In altering an existing two storey dwelling house it would be reasonable to provide a modified 30 minute standard of fire resistance to the existing and new floors.
Note: “Modified 30 minute” standard satisfies the test criteria for the full 30 minutes in respect of loadbearing capacity, but allows reduced performances for integrity and insulation (see Table A1, item 3(a)).
Fire resistance of timber floors in existing dwelling houses
D3 In an existing dwelling house floors may be required to be 30 minute fire resistance (as per Table A1).
The techniques generally adopted to upgrade the fire resistance of timber floors are as follows:
(a) The addition of a fire-resisting layer, or layers, beneath the existing floor joists. There are many techniques and materials available for such purposes. In some cases it is also necessary to provide a protective layer on top of the existing floor-boards or between the floor joists.
(b) Filling the voids between the existing floor surface and ceiling below, or between the floor joists, with a suitable material. There are a number of proprietary systems available which are based on this method. These are often more appropriate than the method outlined at (a) above in buildings of historic or architectural interest, where existing plasterwork is to be retained.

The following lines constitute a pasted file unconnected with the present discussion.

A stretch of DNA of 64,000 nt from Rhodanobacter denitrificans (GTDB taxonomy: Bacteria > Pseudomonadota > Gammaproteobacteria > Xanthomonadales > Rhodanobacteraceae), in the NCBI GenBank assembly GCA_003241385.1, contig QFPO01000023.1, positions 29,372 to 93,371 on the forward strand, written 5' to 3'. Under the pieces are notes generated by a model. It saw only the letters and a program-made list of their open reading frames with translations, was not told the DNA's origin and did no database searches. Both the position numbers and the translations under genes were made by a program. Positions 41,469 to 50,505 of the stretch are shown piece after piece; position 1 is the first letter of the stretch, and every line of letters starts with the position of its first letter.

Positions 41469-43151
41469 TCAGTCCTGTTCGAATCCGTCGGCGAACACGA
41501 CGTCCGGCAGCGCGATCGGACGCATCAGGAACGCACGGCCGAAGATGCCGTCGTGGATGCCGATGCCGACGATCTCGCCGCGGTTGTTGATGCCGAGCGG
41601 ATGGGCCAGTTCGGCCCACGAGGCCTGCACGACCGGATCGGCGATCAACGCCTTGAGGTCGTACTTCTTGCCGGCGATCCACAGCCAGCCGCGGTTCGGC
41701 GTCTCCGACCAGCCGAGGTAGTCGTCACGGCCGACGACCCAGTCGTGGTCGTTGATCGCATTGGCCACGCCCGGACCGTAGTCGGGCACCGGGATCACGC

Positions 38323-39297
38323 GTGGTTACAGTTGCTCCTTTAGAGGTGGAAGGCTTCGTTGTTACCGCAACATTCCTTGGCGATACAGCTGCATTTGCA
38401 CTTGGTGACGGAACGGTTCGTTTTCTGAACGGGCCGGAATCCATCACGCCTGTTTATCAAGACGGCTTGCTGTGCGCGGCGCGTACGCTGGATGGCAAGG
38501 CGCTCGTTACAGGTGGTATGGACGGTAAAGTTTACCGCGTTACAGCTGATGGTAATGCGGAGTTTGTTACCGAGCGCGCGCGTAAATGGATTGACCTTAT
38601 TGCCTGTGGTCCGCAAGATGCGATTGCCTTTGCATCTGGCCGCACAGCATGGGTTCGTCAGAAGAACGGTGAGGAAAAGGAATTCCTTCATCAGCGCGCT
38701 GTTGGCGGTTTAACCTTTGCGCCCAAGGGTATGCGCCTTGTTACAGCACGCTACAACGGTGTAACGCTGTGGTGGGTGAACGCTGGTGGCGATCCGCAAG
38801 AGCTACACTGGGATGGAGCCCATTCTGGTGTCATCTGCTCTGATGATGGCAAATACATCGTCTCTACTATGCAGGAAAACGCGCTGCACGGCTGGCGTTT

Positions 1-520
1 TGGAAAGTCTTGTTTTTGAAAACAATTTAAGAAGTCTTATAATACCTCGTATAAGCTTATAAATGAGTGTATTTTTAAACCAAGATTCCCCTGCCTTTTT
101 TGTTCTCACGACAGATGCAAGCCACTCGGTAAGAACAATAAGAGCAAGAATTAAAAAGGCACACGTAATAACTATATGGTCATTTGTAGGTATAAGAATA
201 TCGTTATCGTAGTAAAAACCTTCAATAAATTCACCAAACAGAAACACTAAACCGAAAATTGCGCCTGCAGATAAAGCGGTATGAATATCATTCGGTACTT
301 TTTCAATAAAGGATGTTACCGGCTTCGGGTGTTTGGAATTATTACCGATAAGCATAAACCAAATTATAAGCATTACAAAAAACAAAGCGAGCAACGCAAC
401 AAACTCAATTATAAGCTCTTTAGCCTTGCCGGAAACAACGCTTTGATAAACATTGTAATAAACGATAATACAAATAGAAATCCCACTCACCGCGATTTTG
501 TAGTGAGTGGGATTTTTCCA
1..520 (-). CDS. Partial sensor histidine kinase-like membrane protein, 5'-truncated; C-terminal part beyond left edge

Many of the techniques employed in upgrading timber floors involve the use of proprietary materials and systems. These must be capable of achieving the required performance in the situations for which they are adopted. Particular care and attention to detail in the execution of any such upgrading works is necessary to ensure the required performance.
Table 14 of Building Research Establishment Report "Guidelines for the construction of fire resisting structural elements (BR 128 1988)" provides guidance in relation to the construction of fire-resisting timber floors.
Guidance on fire-resisting timber floors is also available from the Timber Research and Development Association (TRADA) and in the trade literature produced by manufacturers of fire protection materials and products.
Guidance on upgrading the fire resistance of existing timber floors is provided in Building Research Digest number 208 "Increasing the fire resistance of existing timber floors (revised 1988)".
D.4 The room (or rooms) in the new storey should each have an openable window or roof-light for escape or rescue purposes which meets the relevant provisions in 1.3.7.
Fire detection and alarm systems
D.5 Automatic smoke detection and alarms should be provided throughout the dwelling house in accordance with the provisions contained in Section 1.3.6. The above requirements may be met by the provision of radio interconnected smoke and heat alarms, each incorporating a ten year battery.
External Fire Spread
D.6 Particular attention should be given to the provisions in Section 4: External Fire Spread, which provide for space separation to existing buildings, namely 4.5.9 Material alteration of existing building and 4.5.10 Material change of use of existing building.